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Sportswoman turns her back on profession to focus on business career

A British medal-winning Badminton player has decided to turn her back on the sport and instead dedicate her future to opening up a branch of the business her father owns.
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While many professional sports people may be wondering what they are going to do after old father time calls an end to competing at the highest level, Imogen Bankier has decided to control her disunity by having up the proverbial racquet and moving into business.

After winning a silver medal at the World Championships in 2011, Bankier will now look to start and grow a Paris branch of her father’s company – The Whisky Shop.

In an interview with BBC Scotland, Bankier said that it had taken her a year to fully come to terms with the decision, but she no longer had the motivation to compete at the top.

The Whisky Shop claims to do business with more than 2.5m customers each year across its estate of 22 shops in the UK. Bankier’s father, Ian, is the managing director of Burn Stewart Whisky Distillers and executive chairman and part-owner of Glenkeir Whiskies – which operates The Whisky Shop chain. Baniker reportedly purchased the company for £1.5m in 2004.

Imogen Bankier believes that she has achieved “many of the goals” she had set out to achieve when she was ten years-old. She now has “nothing left that is really driving me forward” and believes that without 100 per cent motivation it was time to move on to something new.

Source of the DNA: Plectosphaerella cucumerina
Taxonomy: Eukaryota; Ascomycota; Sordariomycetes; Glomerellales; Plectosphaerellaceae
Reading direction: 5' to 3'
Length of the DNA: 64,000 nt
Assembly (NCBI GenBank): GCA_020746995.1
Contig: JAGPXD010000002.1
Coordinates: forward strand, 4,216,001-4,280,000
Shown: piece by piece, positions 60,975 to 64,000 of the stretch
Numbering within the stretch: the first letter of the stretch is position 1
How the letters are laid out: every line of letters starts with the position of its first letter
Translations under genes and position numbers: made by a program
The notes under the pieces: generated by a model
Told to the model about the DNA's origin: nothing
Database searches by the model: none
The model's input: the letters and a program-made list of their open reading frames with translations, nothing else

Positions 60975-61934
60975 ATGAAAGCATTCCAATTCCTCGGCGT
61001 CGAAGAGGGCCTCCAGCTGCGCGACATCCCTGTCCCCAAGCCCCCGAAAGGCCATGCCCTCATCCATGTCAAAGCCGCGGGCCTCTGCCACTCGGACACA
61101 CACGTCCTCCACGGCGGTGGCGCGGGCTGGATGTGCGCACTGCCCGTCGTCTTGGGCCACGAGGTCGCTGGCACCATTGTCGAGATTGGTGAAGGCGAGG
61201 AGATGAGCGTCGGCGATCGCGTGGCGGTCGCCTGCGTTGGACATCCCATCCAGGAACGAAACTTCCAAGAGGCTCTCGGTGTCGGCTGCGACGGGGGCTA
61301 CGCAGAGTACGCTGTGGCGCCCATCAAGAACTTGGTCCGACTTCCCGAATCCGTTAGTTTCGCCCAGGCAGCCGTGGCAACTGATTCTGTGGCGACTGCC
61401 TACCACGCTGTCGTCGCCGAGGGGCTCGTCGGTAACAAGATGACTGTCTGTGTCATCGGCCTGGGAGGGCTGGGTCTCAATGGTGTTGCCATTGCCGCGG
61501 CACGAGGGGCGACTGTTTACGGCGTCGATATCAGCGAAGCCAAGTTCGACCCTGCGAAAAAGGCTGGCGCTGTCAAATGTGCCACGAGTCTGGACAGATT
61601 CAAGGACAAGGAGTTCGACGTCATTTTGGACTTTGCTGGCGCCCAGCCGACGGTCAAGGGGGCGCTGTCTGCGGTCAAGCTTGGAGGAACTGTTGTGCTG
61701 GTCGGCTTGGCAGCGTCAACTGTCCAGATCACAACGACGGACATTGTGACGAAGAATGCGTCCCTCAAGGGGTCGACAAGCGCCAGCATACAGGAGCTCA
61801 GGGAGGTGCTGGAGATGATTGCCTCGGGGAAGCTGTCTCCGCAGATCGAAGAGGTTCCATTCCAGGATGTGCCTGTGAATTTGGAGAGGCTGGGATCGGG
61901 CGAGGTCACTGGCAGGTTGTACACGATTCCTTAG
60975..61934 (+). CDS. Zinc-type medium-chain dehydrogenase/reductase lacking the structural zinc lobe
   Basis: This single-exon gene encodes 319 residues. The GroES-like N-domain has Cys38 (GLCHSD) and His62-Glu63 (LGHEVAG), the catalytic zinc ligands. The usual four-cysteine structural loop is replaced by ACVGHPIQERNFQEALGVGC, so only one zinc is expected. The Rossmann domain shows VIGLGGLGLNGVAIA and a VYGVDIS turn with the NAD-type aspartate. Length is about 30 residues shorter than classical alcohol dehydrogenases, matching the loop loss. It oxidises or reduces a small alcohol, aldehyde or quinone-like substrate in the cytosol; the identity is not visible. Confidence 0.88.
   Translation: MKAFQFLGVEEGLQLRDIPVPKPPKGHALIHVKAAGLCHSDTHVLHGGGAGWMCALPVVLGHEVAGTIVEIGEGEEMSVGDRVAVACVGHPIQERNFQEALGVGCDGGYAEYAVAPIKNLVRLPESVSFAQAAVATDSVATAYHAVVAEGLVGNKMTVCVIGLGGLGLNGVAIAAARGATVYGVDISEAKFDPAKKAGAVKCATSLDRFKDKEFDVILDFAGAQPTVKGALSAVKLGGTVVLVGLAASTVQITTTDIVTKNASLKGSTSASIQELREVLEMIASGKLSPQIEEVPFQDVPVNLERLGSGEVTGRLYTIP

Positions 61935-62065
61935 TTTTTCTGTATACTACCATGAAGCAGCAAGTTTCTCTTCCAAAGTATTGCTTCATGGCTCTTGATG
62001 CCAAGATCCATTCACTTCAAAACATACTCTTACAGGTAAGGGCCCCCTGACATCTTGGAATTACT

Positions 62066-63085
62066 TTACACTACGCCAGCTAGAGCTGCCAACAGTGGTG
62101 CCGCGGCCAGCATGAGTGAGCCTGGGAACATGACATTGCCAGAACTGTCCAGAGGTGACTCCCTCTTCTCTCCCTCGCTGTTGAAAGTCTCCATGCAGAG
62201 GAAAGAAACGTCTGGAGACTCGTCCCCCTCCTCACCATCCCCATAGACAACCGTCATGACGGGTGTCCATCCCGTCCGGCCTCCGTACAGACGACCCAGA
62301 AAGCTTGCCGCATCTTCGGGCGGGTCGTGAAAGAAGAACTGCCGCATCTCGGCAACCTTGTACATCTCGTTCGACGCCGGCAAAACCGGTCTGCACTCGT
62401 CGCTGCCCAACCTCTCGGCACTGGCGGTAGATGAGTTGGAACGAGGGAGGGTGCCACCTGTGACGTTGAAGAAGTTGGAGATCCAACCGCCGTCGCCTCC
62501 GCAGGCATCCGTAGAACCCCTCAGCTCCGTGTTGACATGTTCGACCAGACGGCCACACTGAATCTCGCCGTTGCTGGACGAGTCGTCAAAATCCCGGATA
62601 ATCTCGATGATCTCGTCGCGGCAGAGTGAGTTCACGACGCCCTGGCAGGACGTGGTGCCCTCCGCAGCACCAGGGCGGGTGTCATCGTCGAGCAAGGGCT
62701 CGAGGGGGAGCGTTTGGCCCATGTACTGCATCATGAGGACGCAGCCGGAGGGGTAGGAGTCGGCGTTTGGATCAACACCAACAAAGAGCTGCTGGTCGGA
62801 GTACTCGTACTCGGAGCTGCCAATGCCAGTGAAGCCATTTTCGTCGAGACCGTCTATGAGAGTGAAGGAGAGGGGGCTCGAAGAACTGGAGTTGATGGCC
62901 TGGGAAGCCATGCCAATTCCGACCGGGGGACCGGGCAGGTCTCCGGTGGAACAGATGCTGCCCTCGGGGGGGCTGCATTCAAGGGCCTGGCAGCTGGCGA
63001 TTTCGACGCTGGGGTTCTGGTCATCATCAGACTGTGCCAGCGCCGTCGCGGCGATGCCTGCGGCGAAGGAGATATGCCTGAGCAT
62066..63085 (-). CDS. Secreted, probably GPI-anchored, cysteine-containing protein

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In June, Real Business looked at the five best and five worst sports stars who had tried their hand at business. Amongst the best was tennis player Maria Sharapova, who has built Sugarpova Sweets, and George Forman, whose fat-reducing grills have sold 100m times around the world.

On the flip side, footballer Keith Gillespie had some poorly-executed film investments which resulted in massive tax liabilities and baseball player Curt Shilling experienced highs and lows in the video games space.

Bankier further explained her decision to move into business by saying to BBC Scotland that leaving the sport now gives her a chance to “start afresh in a brand new career”. She added: “I knew I had other ambitions and things I wanted to do and achieve and explore while I’m still young and not in my late 30s.”

Dame Kelly Holmes: The overlap between sport and business

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About Author

Hunter Ruthven

Hunter Ruthven is the editor of Real Business. He is also the editor of Business Advice, a title focused solely on a section of the business community currently underserved – micro companies. Alongside this, he is part of the team that hosts the Growing Business Awards, First Women Awards and Future 50 initiative.

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